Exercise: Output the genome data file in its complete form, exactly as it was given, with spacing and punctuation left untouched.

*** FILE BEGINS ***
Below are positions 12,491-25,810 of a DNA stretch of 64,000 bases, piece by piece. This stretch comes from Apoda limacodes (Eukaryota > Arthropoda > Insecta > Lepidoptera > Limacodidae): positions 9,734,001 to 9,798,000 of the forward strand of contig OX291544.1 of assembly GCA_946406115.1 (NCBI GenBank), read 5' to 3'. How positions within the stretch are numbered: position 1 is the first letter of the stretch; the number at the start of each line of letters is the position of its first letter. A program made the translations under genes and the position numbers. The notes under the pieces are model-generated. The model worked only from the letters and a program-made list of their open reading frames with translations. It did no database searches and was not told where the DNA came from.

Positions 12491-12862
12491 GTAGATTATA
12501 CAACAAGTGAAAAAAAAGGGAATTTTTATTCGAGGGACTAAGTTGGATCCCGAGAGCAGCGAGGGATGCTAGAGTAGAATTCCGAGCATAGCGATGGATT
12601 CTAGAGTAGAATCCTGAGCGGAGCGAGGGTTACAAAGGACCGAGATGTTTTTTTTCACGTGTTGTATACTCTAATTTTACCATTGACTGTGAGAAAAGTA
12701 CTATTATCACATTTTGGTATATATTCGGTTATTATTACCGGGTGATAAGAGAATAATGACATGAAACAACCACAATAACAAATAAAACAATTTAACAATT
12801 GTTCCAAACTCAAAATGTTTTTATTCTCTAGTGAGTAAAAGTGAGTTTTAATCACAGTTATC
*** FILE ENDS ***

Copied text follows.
Below are positions 12,491-25,810 of a DNA stretch of 64,000 bases, piece by piece. This stretch comes from Apoda limacodes (Eukaryota > Arthropoda > Insecta > Lepidoptera > Limacodidae): positions 9,734,001 to 9,798,000 of the forward strand of contig OX291544.1 of assembly GCA_946406115.1 (NCBI GenBank), read 5' to 3'. How positions within the stretch are numbered: position 1 is the first letter of the stretch; the number at the start of each line of letters is the position of its first letter. A program made the translations under genes and the position numbers. The notes under the pieces are model-generated. The model worked only from the letters and a program-made list of their open reading frames with translations. It did no database searches and was not told where the DNA came from.

Positions 12491-12862
12491 GTAGATTATA
12501 CAACAAGTGAAAAAAAAGGGAATTTTTATTCGAGGGACTAAGTTGGATCCCGAGAGCAGCGAGGGATGCTAGAGTAGAATTCCGAGCATAGCGATGGATT
12601 CTAGAGTAGAATCCTGAGCGGAGCGAGGGTTACAAAGGACCGAGATGTTTTTTTTCACGTGTTGTATACTCTAATTTTACCATTGACTGTGAGAAAAGTA
12701 CTATTATCACATTTTGGTATATATTCGGTTATTATTACCGGGTGATAAGAGAATAATGACATGAAACAACCACAATAACAAATAAAACAATTTAACAATT
12801 GTTCCAAACTCAAAATGTTTTTATTCTCTAGTGAGTAAAAGTGAGTTTTAATCACAGTTATC